Twitter becomes the latest tech company to reveal that its employees are overwhelmingly white and male. Also: advice on how to keep “lobby rats” in check at your event.
Much like the rest of the tech industry, Twitter has a diversity problem.
On Wednesday, the company released an employee breakdown by gender and ethnicity, which showed—much like prior disclosures by Google and Facebook—that it has a 70/30 split of male and female employees. In Twitter’s case, the gap gets wider for leadership and technical positions. (Nine in 10 technical employees are male.)
The company’s employees are mostly white (59 percent), with a large minority of Asian employees (29 percent), and just a small percentage of Hispanic (3 percent), black (2 percent), Pacific Islander (1 percent), and Native American (less than 1 percent) employees.
In a blog post, Twitter VP of Diversity and Inclusion Janet Van Huysse said the company has made strides in improving diversity, noting its work with outside groups, as well as groups within the Twitter offices meant to bring together diverse employees.
“We are keenly aware that Twitter is part of an industry that is marked by dramatic imbalances in diversity—and we are no exception,” Van Huysse wrote. “By becoming more transparent with our employee data, open in dialogue throughout the company and rigorous in our recruiting, hiring, and promotion practices, we are making diversity an important business issue for ourselves.”
The disclosures came after a campaign led by the Rev. Jesse Jackson, a noted civil rights icon.
As we reported last week, the Information Technology Industry Council has defended the industry’s progress on diversity, noting that the disclosures are part of a larger effort solve the diversity failings.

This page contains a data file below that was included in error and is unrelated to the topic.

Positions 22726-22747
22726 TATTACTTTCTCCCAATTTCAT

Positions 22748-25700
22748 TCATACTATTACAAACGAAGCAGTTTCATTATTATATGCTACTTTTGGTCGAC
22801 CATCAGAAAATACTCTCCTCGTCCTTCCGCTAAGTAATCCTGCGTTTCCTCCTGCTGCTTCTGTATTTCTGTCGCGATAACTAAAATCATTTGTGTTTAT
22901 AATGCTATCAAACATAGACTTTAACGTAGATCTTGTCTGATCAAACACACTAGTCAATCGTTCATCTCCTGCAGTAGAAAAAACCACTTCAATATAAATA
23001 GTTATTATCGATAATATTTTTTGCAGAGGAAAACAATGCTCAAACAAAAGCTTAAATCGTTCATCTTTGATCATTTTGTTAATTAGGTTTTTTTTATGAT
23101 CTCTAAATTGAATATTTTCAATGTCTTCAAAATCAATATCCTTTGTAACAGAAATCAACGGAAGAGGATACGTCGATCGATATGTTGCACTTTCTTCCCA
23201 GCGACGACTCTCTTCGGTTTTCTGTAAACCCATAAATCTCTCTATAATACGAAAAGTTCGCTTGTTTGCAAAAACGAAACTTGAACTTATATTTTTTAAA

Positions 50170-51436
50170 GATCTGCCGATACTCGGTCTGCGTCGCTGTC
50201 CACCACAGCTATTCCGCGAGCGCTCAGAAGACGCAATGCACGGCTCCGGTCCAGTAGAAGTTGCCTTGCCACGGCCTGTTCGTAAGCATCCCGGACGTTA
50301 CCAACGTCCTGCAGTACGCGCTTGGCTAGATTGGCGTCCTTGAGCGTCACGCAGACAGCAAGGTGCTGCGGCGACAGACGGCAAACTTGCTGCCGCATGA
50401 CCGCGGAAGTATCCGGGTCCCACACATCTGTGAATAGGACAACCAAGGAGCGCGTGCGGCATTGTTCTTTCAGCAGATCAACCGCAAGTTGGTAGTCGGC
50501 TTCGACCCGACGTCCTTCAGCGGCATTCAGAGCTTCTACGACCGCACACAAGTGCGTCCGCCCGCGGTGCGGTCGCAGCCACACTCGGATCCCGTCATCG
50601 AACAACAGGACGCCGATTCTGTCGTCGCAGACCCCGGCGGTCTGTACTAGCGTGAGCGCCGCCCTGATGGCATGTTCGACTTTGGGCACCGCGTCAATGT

— TRAVIS Inc A/V (@TRAVISInc) July 24, 2014
They’re working outside of your established conference structure, and it’s a real pain.
But so-called lobby rats and outboarders can definitely be dealt with. Over at Velvet Chainsaw, Dave Lutz gives the practice a different name—”ambush marketing”—and suggests that there are ways to tamp it down. For one thing, change up your schedule, he says.
“Ambushers thrive on predictability,” he writes. “If you’re trotting out the same schedule each year, you’re making it too easy for them. Returning to the same city or venue makes you even more vulnerable. Change up your agenda enough to give ambushers a few sleepless nights. Create more networking spaces and value in areas you do control.”
He has a few other tips, including creating a “limited access pass” for such marketers. But he warns against over-policing things and making matters worse. (ht @TRAVISInc)
Other good reads
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Your Gmail address is a lot more versatile than it looks. Field Guide, a site run by Gizmodo, explains how you can turn one email address into many.
Nearly one in four people would pay more for a flight just to get WiFi, according to a new Honeywell Aerospace survey.